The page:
Tags: bond market | china | yuan | fed rates

Bond Market Investors: Cheaper Yuan Won't Stop Fed From Raising Rates

Friday, 14 Aug 2015 12:25 PM

The bond market is saying China’s decision to devalue the yuan won’t stop the Federal Reserve from raising interest rates.

Futures contracts indicate traders see a 52 percent chance the U.S. central bank will increase official borrowing costs at policy makers’ Sept. 16-17 meeting, up from 40 percent odds on Aug. 11, when China unexpectedly devalued its currency. At the same time, economists at the world’s biggest bond shops are paring their bets on how fast Treasury yields will rise.

“The post-liftoff pace is increasingly moving into focus, but September still matters a lot, particularly with markets still not fully prepared for it,” said Michael Leister, a senior rates strategist at Commerzbank AG in Frankfurt.

“Our economists still expect a September lift-off, with markets about 50-50, hence there is room for Treasury yields to rise and the curve to flatten.”

Benchmark Treasury 10-year note yields rose 1 basis point, or 0.01 percentage point, to 2.20 percent as of 10:54 a.m. New York time, according to Bloomberg Bond Trader data.

Commerzbank, which forecasts a Fed rate increase in both September and December, predicts the yield will reach 2.70 percent by year-end.

Factory Production

Treasuries fell after a report showed factory production rose more forecast in July as automobile assembly jumped to the highest since 1978. The 0.8 percent increase was the biggest since November and followed a revised 0.3 percent decline in the prior month, the Federal Reserve reported Friday.

An earlier report showed wholesale prices in the U.S. climbed at a slower pace in July. The 0.2 percent increase in the producer-price index followed a 0.4 percent gain in June, Labor Department figures showed Friday in Washington.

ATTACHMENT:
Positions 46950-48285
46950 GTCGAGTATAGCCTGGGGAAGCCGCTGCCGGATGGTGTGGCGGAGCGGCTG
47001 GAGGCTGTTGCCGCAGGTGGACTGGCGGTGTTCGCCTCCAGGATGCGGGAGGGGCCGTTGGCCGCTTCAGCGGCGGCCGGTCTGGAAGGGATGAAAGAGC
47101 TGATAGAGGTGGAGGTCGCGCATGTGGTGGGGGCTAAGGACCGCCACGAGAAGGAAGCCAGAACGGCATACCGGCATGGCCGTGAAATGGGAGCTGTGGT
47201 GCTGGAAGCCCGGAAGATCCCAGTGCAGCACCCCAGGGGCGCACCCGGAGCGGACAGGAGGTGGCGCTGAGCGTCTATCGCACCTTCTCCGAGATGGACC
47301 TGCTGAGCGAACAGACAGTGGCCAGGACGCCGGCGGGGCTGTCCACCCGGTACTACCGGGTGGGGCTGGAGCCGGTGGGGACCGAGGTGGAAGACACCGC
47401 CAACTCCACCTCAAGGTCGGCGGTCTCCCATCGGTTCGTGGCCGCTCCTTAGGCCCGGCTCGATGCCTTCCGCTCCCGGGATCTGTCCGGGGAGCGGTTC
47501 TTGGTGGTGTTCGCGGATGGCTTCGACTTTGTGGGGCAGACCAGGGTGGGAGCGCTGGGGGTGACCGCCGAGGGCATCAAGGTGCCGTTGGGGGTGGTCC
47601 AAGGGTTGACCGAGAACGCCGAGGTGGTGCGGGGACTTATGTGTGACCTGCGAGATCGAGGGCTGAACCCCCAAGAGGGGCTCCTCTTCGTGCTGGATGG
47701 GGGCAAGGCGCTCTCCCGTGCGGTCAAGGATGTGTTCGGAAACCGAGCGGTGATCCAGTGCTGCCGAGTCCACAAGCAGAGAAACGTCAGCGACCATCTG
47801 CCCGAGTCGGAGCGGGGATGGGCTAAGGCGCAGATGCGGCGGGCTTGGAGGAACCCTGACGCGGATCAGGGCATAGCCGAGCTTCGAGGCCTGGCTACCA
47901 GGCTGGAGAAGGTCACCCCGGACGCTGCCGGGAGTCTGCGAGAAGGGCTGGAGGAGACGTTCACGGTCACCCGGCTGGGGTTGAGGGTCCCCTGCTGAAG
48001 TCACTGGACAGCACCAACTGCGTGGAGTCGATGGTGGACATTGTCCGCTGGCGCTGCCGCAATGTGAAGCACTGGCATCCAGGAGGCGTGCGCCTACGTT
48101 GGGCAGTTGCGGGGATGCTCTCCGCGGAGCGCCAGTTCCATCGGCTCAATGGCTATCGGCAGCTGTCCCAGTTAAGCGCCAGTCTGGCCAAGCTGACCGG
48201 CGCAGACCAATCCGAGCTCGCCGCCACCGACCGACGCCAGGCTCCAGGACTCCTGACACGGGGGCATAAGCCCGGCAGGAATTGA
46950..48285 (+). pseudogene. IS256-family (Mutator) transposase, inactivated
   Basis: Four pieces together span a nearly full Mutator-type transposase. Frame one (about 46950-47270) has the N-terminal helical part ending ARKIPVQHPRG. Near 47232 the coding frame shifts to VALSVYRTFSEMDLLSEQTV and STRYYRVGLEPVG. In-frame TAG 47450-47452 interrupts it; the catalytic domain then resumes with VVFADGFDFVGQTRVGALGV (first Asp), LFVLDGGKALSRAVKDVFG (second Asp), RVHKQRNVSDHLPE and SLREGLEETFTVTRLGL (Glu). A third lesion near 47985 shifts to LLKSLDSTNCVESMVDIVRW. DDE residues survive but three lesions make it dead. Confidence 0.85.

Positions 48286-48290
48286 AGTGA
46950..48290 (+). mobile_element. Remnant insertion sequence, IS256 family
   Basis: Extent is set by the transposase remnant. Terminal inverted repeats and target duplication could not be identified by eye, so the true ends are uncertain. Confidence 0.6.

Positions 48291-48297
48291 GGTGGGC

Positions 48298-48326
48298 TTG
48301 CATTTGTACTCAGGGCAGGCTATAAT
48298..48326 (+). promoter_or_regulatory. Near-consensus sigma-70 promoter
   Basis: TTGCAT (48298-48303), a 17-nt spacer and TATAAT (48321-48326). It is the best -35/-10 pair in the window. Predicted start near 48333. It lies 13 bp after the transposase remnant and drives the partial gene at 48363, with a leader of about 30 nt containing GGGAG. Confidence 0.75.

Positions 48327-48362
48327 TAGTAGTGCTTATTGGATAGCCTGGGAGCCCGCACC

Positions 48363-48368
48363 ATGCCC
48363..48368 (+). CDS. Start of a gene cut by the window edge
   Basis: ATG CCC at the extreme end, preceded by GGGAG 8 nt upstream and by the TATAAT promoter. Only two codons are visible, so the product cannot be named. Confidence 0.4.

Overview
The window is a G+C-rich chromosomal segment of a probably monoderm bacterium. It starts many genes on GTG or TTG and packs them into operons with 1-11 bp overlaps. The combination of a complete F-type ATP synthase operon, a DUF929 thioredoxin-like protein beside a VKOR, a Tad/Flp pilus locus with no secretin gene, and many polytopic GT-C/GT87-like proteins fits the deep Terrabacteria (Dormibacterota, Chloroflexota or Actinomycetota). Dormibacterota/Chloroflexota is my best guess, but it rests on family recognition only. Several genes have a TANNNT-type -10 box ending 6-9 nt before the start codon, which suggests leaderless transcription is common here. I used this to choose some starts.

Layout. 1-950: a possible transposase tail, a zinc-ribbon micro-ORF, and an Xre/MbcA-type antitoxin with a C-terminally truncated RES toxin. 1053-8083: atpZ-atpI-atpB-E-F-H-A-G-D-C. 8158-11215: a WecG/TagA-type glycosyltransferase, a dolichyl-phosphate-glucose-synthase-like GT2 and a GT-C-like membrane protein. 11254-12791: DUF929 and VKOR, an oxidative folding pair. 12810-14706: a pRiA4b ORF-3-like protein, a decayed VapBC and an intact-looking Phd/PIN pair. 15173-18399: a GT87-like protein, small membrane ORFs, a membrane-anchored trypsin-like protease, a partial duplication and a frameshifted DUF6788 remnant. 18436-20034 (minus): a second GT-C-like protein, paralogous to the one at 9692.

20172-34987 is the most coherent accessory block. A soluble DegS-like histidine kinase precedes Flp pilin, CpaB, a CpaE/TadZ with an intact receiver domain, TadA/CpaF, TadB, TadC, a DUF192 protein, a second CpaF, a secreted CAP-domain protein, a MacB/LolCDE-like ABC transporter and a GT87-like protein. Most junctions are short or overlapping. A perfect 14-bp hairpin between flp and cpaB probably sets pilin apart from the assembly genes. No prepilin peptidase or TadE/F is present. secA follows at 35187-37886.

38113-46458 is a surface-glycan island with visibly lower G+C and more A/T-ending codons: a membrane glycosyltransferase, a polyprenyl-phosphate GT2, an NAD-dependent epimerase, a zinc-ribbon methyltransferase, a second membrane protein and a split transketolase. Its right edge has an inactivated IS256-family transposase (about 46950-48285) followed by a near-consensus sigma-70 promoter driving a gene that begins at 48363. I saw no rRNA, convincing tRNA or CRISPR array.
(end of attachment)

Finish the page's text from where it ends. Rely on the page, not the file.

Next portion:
The producer-price report “bolstered expectations that these price pressures have been modestly building,” said Edward Acton, a U.S. government-bond strategist at Royal Bank of Scotland Group PLC’s RBS Securities unit in Stamford, Connecticut. “The curve is taking this as a subtle vote of confidence for hike timing as well as pace.”

Acton expects the Fed to raise interest rates in September.

Yuan Tumble

Economists are even more confident than the bond market that the Fed will raise borrowing costs this year. The central bank will boost its main policy rate next month for the first time since 2006, according to 77 percent of forecasters in a Bloomberg survey taken Aug. 7-12. All respondents were given the opportunity to revise their forecasts following the yuan news.

China’s yuan tumbled 1.8 percent on Tuesday, the biggest decline in two decades, when the nation unexpectedly began devaluing its currency.

The initial reaction in the Treasuries market was a rally, driven by demand for the safest assets, on speculation the Chinese government was acting on concern that the world’s second-largest economy was slowing. Even so, 10-year Treasuries are headed for their first weekly decline since early July.


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The bond market is saying China's decision to devalue the yuan won't stop the Federal Reserve from raising interest rates.Futures contracts indicate traders see a 52 percent chance the U.S. central bank will increase official borrowing costs at policy makers' Sept. 16-17...
bond market, china, yuan, fed rates
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2015-25-14
Friday, 14 Aug 2015 12:25 PM
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